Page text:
Volksbühne Berlin am Rosa-Luxemburg-Platz

Die Marquise von O...

by Heinrich von Kleist

Collateral Damage is probably the modern day term for what happened during the capture of an Italian citadel when the Marquise of O., after falling unconscious, was raped by Count F., a Russian lieutenant-colonel. As a result of the traumatic incidence, the young woman loses her memory. Finding herself pregnant, her father kicks her out of the house. She wishes the father of the child to make himself known and places an announcement in the newspaper to the effect that – in a paradoxical collusion with the culprit – she is willing to forgive and marry him. There is only one case of immaculate conception documented in the history of Christianity, and also Kleist knows of none other. Having been on active service himself in the garrison town of Frankfurt an der Oder and serving as lieutenant in Mainz and the Rhineland, Kleist has a more mundane story to tell.

He writes “The Marquise of O.” in 1808. Five years later, in March 1813, the Russian forces arrive in Berlin, which is occupied by the French. 300.000 Russian soldiers joined by Cossack troops fight side by side with the Prussian army against Napoleon on German territory. In the aftermath of the war the liberated German states become unified, but the war also paves the way for German nationalism that much later is to lead to historical abysses and atrocities. The close relations between Germany and Russia dating from that period subsequently result in a relapse into barbarism and bloodshed.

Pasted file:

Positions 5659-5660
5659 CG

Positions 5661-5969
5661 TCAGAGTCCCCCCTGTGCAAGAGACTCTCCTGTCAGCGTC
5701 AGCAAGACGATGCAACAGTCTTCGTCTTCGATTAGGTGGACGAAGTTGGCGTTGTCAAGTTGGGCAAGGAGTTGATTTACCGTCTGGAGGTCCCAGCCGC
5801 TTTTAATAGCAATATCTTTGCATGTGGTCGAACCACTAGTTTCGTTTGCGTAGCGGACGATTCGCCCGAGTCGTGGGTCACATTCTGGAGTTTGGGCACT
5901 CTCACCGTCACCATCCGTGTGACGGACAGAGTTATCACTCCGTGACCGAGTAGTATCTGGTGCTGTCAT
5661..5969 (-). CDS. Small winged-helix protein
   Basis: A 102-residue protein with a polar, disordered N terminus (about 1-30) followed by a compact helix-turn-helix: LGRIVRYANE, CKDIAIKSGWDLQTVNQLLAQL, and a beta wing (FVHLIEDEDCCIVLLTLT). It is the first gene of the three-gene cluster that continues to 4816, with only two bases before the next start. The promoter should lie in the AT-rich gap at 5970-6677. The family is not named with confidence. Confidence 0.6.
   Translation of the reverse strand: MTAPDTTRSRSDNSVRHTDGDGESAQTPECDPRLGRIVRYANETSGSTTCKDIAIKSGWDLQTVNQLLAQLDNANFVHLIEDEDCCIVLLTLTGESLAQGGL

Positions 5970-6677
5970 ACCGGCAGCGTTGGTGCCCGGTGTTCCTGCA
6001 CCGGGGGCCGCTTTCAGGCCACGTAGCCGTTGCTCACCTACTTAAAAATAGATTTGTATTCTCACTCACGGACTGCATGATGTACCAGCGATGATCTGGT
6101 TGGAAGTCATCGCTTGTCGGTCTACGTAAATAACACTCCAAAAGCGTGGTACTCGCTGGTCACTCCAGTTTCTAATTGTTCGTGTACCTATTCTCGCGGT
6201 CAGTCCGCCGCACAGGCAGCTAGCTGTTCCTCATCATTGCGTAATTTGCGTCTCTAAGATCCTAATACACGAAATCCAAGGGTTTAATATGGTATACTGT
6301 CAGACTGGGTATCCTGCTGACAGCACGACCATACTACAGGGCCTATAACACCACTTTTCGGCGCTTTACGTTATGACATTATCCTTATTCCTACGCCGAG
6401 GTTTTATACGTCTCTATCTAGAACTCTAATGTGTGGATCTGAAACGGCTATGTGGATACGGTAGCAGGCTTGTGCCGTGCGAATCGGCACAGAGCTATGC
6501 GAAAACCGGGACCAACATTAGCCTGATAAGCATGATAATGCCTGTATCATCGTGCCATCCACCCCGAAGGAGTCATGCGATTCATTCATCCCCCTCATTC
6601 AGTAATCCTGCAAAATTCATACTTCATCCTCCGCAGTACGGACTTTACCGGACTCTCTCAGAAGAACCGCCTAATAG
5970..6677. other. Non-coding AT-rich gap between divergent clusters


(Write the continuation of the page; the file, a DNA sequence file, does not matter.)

Frank Castorf, whose method of directing might accurately be described in Kleistian terms as “the sudden production of a play in the process of speaking”, takes the famous novella as a blueprint to deal with the dark side of nationalism, the bourgeois family and the battle of the sexes.


With: Kathrin Angerer, Hendrik Arnst, Frank Büttner, Sylvester Groth, Marc Hosemann, Ilse Ritter, Jeanette Spassova and Joachim Tomaschewsky

Director: Frank Castorf
Stage Designer: Bert Neumann
Costumes: Bert Neumann
Light Design: Torsten König
Dramaturgy: Sebastian Kaiser

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